In 30+ years of playing auction-style Fantasy Baseball, winning over 30 championships can make you feel like an “expert”. The real test, however, is when you compete in a league full of experts. That has been a yearly challenge for The Old Duck and it presented itself once again as the 15 owners in the Xperts Fantasy League (XFL) gathered on-line last week for their 20th annual draft. Our first 18 drafts were all done in-person but circumstances have created changes the last two years.
As a quick refresher, the XFL is the only expert’s keeper league within the fantasy industry and many of the owner’s names are familiar to those who have viewed the landscape of fantasy sports over the years. These brilliant guys produce websites, magazines, newsletters and blogs that help guide you in becoming a better player in your league. The league is a 5 X 5 format (with on-base percentage replacing batting average), a 23-player auction draft after the World Series with a $260 budget and a supplemental snake draft in late March to round out the 40-man rosters (23 players are active each week during the season). Donald’s Dux (my squad) has captured five championships (including 2021) and holds the top overall performance record encompassing all 19 seasons of the league.
The 2021 season was magical in many ways. The squad looked promising and projections had them finishing in the top 3-4 spots but there were other teams rated higher. However, a pitching staff with Kevin Gausman, Zack Wheeler, Brandon Woodruff & Joe Musgrove never waivered or got injured. On the offensive side, solid seasons from Jose Abreu, Randy Arozarena, Pete Alonso, Marcus Semien & Teoscar Hernandez helped the overall balance and the Dux finished with 134 of a possible 150 points and won by nine points
So, as we approached the December Draft for the 2022 season, the good news is that we still had many of the same players…but at higher salaries.
Here’s the keeper list that was frozen on November 19th –
C – Willson Contreras $19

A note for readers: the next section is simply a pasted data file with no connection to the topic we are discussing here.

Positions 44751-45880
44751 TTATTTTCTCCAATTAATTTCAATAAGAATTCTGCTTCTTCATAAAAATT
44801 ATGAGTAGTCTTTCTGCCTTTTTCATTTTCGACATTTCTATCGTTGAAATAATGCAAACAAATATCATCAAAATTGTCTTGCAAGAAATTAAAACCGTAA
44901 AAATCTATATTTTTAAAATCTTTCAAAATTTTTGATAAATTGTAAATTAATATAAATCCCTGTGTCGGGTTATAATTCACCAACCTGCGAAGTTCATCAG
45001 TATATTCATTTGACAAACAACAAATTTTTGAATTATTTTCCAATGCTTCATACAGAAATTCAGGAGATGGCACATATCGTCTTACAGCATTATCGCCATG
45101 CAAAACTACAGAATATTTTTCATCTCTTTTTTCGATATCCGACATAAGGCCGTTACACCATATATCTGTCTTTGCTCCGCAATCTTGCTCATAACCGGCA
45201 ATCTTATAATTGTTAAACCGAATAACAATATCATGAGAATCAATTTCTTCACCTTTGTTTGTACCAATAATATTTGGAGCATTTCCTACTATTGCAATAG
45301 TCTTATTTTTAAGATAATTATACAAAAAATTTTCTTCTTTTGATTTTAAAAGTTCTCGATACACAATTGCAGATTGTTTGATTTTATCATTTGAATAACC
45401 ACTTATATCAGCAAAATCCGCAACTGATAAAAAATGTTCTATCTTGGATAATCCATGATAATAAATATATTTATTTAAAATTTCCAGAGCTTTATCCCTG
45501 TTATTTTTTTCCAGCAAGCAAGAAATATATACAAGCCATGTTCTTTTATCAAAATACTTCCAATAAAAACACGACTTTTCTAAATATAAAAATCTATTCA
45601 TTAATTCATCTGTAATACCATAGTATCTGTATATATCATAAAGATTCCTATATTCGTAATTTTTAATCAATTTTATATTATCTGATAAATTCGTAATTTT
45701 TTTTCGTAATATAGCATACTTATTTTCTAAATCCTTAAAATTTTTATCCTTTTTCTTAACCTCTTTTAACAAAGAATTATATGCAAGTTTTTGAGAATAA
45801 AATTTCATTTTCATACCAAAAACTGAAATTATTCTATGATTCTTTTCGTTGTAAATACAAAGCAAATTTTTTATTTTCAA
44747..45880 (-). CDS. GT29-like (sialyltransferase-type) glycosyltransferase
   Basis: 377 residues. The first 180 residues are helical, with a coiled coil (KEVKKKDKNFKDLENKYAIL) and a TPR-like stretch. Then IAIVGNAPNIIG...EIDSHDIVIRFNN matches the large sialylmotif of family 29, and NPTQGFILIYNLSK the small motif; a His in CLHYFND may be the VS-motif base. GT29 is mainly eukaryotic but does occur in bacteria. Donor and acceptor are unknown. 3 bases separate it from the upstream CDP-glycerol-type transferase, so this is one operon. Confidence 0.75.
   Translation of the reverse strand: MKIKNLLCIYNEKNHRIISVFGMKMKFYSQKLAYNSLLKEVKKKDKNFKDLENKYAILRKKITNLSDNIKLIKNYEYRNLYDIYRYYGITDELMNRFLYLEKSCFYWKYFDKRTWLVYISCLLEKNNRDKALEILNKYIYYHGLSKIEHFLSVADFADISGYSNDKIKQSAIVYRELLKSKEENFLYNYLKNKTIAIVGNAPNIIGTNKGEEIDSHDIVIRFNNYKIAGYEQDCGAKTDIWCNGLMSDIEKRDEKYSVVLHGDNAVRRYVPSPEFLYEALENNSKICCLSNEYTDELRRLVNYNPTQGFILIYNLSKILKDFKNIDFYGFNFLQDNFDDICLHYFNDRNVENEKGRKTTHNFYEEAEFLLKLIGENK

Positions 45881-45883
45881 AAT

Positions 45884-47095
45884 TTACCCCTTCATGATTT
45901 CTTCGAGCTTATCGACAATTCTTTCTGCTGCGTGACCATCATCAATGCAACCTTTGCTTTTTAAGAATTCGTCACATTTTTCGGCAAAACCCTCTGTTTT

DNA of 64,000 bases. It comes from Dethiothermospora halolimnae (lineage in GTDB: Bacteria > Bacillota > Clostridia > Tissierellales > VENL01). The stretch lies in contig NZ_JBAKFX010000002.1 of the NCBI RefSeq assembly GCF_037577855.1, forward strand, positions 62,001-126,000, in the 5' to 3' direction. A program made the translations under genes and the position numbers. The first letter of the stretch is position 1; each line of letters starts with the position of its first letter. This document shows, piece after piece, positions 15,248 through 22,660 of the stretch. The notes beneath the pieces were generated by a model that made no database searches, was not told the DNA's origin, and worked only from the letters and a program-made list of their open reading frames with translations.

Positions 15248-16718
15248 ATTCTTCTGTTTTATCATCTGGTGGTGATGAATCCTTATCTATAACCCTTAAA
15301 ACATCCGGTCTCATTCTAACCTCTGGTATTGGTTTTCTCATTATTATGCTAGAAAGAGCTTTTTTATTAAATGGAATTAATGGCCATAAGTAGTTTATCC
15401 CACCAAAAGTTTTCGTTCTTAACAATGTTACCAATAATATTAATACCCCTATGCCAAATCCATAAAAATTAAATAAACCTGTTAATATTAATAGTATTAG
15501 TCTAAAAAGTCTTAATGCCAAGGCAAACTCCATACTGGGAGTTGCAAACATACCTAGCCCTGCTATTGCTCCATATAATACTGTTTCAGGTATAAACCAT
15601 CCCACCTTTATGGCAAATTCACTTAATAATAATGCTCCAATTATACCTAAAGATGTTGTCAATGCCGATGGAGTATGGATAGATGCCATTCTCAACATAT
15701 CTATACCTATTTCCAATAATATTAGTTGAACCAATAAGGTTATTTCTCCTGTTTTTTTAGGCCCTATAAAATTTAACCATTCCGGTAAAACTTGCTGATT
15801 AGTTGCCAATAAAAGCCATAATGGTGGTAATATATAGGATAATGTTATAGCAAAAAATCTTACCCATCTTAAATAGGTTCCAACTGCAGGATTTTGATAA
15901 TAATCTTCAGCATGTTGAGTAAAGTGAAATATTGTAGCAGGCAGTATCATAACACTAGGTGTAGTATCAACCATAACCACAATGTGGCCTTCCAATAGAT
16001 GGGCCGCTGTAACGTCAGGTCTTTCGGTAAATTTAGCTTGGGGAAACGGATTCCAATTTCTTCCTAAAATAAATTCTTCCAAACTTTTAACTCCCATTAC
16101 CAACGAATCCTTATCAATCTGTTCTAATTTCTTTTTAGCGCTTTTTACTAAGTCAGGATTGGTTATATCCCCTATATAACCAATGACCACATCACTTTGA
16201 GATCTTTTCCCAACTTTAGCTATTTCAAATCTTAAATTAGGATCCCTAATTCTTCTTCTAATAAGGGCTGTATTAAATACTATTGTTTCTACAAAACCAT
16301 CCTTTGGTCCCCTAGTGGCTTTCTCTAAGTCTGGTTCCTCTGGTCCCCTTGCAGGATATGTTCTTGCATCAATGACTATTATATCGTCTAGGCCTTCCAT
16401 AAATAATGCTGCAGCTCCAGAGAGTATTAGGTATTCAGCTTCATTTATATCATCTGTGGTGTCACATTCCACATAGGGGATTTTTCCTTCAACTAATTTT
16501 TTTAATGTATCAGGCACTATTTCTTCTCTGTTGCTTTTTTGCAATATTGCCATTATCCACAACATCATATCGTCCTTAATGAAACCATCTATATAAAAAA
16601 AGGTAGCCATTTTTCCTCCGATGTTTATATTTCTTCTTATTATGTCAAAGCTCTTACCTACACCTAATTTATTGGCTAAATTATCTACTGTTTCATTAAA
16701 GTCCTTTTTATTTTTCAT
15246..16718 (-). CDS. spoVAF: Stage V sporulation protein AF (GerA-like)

1B – Pete Alonso $10
2B – Marcus Semien $29
SS – Gleyber Torres $13
OF – Randy Arozarena $11
OF – Teoscar Hernandez $11
OF – Dylan Carlson $7
P – Kevin Gausman $11
P – Brandon Woodruff $21
P – Tyler Mahle $8
P – Logan Webb $6
P – Emmanuel Clase $6
P – Gregory Soto $6
P – David Bednar $4
Farm – Triston Casas
Here’s a quick review of the salary structure…
> November/December Draft – Player salaries are determined by the winning bid at the table and increase $5 each season. So, unless a team finds a break-out player in the end-game, there’s a reasonable chance that expensive veterans will only be on your team for one season.
> March Supplemental Draft – A 17-round snake draft gets all the squads up to a 40-man roster from which you determine 23 active players each week. All players chosen in this phase have a $1 salary. For current major-leaguers, the increase each season is $5 so the annual keeper lists have a smattering of $6 players that were great choices the previous year. Minor-leaguers taken in this phase also have a $1 starting salary, but once they get to “the show”, their salary only goes up $3 per year. This is what might be described as the “dynasty” component in this particular league. An example would be Pete Alonso, who was taken as a free agent by my team in March of 2019 and now enters his 4th season on the roster at a salary of $10.
> In-Season Monthly Free Agent Selections – Teams can choose free agents once a month and drop someone on their roster in a corresponding move. The salary is $5 with a $5 increase in subsequent seasons, so you’ll see a few of these players scattered on keeper rosters at $10 each year.
The seven hitters on the Dux keeper list had a salary total of $100, while the seven pitchers equaled $62 leaving $98 to buy nine players at the draft table. The basic allocation would be $77 for the seven hitters and $21 for the two pitchers. So, the draft strategy was as follows…
> 30 Catchers will be rostered in this league and a significant percentage of them have negative value. Only eight were kept, so there will be a feeding frenzy for backstops. Yasmani Grandal & J.T. Realmuto are the best available but draft inflation will be significant. The Dux must be willing to overpay for a second-tier Catcher like Christian Vasquez, Carson Kelly, Elias Diaz or Sean Murphy but if that doesn’t work, taking Yan Gomes (Contreras’ back-up) for a single digit price will allow dollars to be shifted to another priority.
> Spend $25 to fill the 3B spot. The pool includes Manny Machado, Justin Turner, Nolan Arenado and Josh Donaldson. Or maybe roll the dice on Anthony Rendon coming all the way back from injury.
> Allocate $10 each for CI, MI and two OF spots. Just looking for everyday players with an eye towards a few SB’s.
> Look for one of those end-gamers in the Utility spot that could be productive…players like Austin Hays, Joey Wendle, Daulton Varsho, Brendan Rogers or Lane Thomas would all fit the bill. It is always easier to find an end-game hitter than an end game pitcher.
> One starting pitcher for $18-$20…Max Scherzer, Zack Wheeler and Jacob deGrom will all be too expensive. Hurlers like Joe Musgrove, Chris Bassitt & Frankie Montas are on the radar.
> Look for skills in the last pitching spot for a minimal cost… Huascar Ynoa, Michael Kopech or Adbert Alzolay all fit the type.